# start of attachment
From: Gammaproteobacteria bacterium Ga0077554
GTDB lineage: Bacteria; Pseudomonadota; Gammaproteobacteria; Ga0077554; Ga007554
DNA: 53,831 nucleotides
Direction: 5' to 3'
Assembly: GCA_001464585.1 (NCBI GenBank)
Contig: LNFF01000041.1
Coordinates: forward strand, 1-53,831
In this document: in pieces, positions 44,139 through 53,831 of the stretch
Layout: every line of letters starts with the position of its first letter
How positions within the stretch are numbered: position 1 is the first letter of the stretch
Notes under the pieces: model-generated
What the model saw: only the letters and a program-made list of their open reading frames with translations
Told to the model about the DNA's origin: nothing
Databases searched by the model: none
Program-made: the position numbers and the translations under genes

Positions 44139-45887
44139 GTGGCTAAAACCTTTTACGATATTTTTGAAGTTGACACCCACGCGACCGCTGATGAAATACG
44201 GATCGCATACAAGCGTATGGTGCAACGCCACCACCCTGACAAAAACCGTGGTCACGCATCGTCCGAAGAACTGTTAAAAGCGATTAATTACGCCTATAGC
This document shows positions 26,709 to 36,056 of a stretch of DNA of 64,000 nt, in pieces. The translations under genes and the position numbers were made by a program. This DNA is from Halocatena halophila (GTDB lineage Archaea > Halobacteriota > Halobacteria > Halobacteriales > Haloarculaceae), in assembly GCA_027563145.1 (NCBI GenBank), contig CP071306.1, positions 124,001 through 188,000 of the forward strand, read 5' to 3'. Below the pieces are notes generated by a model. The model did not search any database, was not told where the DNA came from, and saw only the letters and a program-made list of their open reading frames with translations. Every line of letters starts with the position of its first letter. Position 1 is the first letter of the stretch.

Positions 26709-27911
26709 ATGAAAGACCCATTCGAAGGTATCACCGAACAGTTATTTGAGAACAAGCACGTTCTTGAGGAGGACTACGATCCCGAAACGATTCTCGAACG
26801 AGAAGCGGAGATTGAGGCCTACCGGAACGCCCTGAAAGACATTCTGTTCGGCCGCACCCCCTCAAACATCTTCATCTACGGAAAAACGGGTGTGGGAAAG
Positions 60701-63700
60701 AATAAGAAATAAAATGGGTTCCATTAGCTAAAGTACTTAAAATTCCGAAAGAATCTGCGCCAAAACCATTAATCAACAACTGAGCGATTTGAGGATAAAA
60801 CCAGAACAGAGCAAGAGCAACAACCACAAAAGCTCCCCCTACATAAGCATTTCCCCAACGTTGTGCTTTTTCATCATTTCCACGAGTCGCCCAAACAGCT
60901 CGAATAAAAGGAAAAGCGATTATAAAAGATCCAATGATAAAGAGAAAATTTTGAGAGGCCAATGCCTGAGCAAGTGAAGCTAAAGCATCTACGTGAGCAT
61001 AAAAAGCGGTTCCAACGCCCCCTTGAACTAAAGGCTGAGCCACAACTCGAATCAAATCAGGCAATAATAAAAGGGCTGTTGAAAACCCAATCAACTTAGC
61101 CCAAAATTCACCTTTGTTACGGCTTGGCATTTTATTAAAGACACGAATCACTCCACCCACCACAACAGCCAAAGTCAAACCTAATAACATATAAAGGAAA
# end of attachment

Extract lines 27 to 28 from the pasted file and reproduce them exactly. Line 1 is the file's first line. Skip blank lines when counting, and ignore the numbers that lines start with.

61001 AAAAAGCGGTTCCAACGCCCCCTTGAACTAAAGGCTGAGCCACAACTCGAATCAAATCAGGCAATAATAAAAGGGCTGTTGAAAACCCAATCAACTTAGC
61101 CCAAAATTCACCTTTGTTACGGCTTGGCATTTTATTAAAGACACGAATCACTCCACCCACCACAACAGCCAAAGTCAAACCTAATAACATATAAAGGAAA